There Are More Stories


“A baggepype wel coude he blowe and sowne,

And ther-with-al he broghte us out of towne.”

Canterbury Tales, General Prologue

The Hightlands

According to Suetonius, a Roman historian during the early Imperial era of the Roman Empire, Nero played a type of pipe known as the Roman reedpipes, “with his mouth as well as his armpit.” In fact, some suggest that he played the pipes, rather than the fiddle, as Rome burned.  Chaucer’s Canterbury Tales makes specific reference to the Miller being able to play the bagpipes. Early folk bagpipes found their way into paintings by Brueghel, Teniers, Jordaens and Durer.  The Irish had píob mhór, which means, in Gaelic, Great Irish War pipes.  Vincenzo Galilei, the father of Galileo, wrote that  the bagpipe “is much used by the Irish: to its sound this unconquered fierce and warlike people march their armies and encourage each other to deeds of valour.” 

Bagpipes tell the story of the world.  Bulgaria has the kaba gaida, Southern Italy, the zampogna, Turkey, the tulum, Galicia the giata, Southern India, the sruti upanga, Sweden, the säckpipa; all of which bears witness that bagpipes have roots in many traditions.  It is a global instrument that continues to gain entrance into modern music. There is a greater narrative that continues to unfold.

My heart’s in the Highlands, my heart is not here,
My heart’s in the Highlands, a-chasing the deer;
A-chasing the wild deer, and following the roe,
My heart’s in the Highlands, wherever I go.
Robert Burns
My Heart’s in the Highlands

Ceòl Mór – The Great Music


The Highlands

The first time I heard Piobaireachd, I recognized immediately why it is considered ceòl mór, or “great music,” as compared to the popular Scottish music of dances, reels, marches and strathspeys, which are called “little music” or  ceòl beag. I was captivated by the measured, stately flow of music that offered subtle variations in note duration and tempo.

Piobaireachd is played on the Highland bagpipes by a solo piper.  One of the most complex and difficult genres in the piping repertoire, it has a meditative solemnity that is suitable for profound occasions. It is used to draw members of the clans together at gatherings, to recall an event in history, or to lament the passing of a loved one.

Piobaireachd comes from the heart of the Highlands, the origins of which are shrouded in legend dating back to the fifteen hundreds.  It is said that it was the MacCrimmon family of pipers from the Isle of Skye, who gave us the highly developed tunes.   You will recall that Queen Victoria’s piper Angus MacKay was the famed composer of pipe music that brought together a collection of Piobaireachd music.   After the Battle of Culloden in 1746, Piobaireachd continued to be played but there was a time that it fell into decline.  Even so, there has been a modern revival and renewed interest.  Music finds a way to survive.

This is the Lament for Kinlochmoidart, one of my favourite Piobaireachd tunes. Macdonald of Kinlochmoidart was a respected poet and soldier who fought on the Jacobite side.   These are the words (translated from Gaelic) that expresses the thoughts of his clan on his passing.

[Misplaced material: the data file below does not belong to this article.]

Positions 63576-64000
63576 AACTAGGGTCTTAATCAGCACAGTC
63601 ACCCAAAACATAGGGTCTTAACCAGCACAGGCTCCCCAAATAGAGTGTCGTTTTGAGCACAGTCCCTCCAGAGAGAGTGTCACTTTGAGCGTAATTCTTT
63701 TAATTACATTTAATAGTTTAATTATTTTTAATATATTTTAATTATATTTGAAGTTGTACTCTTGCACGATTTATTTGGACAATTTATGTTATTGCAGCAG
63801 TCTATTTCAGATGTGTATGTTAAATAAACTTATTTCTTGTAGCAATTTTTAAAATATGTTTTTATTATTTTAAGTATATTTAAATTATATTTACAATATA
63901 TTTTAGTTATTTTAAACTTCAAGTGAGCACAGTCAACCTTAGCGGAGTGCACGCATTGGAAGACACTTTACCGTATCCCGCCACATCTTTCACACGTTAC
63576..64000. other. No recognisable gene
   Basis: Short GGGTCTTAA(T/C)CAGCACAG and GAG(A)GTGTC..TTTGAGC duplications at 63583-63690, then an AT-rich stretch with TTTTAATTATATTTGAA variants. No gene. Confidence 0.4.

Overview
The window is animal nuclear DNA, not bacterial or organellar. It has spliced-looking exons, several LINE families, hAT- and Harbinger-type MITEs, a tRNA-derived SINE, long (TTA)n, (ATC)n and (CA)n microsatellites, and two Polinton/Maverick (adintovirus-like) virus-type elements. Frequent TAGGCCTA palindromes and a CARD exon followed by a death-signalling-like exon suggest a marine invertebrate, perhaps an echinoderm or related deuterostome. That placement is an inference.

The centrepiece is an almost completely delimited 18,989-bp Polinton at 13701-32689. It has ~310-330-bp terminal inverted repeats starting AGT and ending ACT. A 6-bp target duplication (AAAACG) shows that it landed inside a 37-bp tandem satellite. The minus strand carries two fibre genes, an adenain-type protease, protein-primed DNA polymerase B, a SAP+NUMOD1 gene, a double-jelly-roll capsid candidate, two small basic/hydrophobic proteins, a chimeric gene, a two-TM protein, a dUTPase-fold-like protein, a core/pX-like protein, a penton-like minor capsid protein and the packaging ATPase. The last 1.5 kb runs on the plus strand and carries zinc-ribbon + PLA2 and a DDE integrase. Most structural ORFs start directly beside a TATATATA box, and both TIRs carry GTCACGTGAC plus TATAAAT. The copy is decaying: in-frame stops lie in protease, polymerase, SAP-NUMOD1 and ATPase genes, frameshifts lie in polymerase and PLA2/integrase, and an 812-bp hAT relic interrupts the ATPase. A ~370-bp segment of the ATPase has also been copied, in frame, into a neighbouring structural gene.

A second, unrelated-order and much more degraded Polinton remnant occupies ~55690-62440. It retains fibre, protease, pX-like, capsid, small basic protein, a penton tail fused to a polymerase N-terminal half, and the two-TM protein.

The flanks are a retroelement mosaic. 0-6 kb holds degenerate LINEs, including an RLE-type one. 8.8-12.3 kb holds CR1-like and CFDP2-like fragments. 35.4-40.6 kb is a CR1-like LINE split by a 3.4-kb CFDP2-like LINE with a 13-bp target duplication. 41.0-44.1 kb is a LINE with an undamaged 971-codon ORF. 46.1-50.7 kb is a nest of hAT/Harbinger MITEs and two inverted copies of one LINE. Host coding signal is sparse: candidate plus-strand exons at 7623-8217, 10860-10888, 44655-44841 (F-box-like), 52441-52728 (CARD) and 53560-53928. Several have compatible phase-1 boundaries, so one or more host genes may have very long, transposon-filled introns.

The sun is clouded. The hills are shrouded;
The sea is silent, it ends its roar.
The streams are crying; winds are sighing,
Our Moidart hero returns no more.

Blàr Chùil Lodair


‘Will ye no come back again’

 Scottish lament after Charles Edward Stuart returned to France following the failure of the 1745 uprising.

Culloden Moor

Culloden Moor

Blàr Chùil Lodair, The Battle of Culloden was the final skirmish of the 1745 Jacobite Rising under the command of Charles Edward Stuart, better known as Bonnie Prince Charlie.  It was the House of Stuart against the House of Hanover for the restoration of the Stuart line to the British Throne.  Without the benefit of military experience and ignoring the advice of his commander, George Murray, Bonnie Prince Charlie chose to fight on open marshy land that fateful day of April 16, 1746. His forces consisted mostly of Scottish Highlanders, along with a few Lowland Scots and a small detachment of Englishmen from the Manchester Regiment.  The fight was quick, bloody and decisive. Charles Stuart returned to France, defeated, never to return again to Scotland.

The Highlands lost many brave men that day.  The relentless pursuit of remaining Jacabites and the Act of 1747, in reaction to the Jacobite rebellion would be equally catastrophic.  Every attempt was made to destroy the clan system of society across the Highlands, including banning the wearing of the tartan and carrying weapons.  There was an understanding that the Highland Pipes, although not specifically mentioned in the new laws, were outlawed as well.

The Clans

Music defines a society’s values and traditions; lyrics and tunes can be used as a rallying call to action.  The Highland Bagpipes endured as a testament to the resilience and courage of a people who would not forget their heritage.

Bonnie Charlie’s now awa’,
Safely owre the friendly main;
Mony a heart will break i’ twa,
Should he no’ come back again.

Will ye no come back again?
Will ye no come back again?
Better lo’ed ye canna be,
Will ye no come back again?

The Memory

The Memory

Highlands & Lowlands


The Highlands

Scotland is divided into two distinguishable historic regions, the Highlands and the Lowlands.  Beginning in the later Middle Ages, a cultural difference appeared when Lowland Scots replaced Scottish Gaelic throughout the Lowlands.  The Highlands are located north and west of the Highland Boundary Fault.  A’ Ghàidhealtachd which means “the place of the Gaels” includes the area of the Western Isles and the Highlands.  It will not come as any surprise that Scotland has embraced, over the years, two distinct types of bagpipes.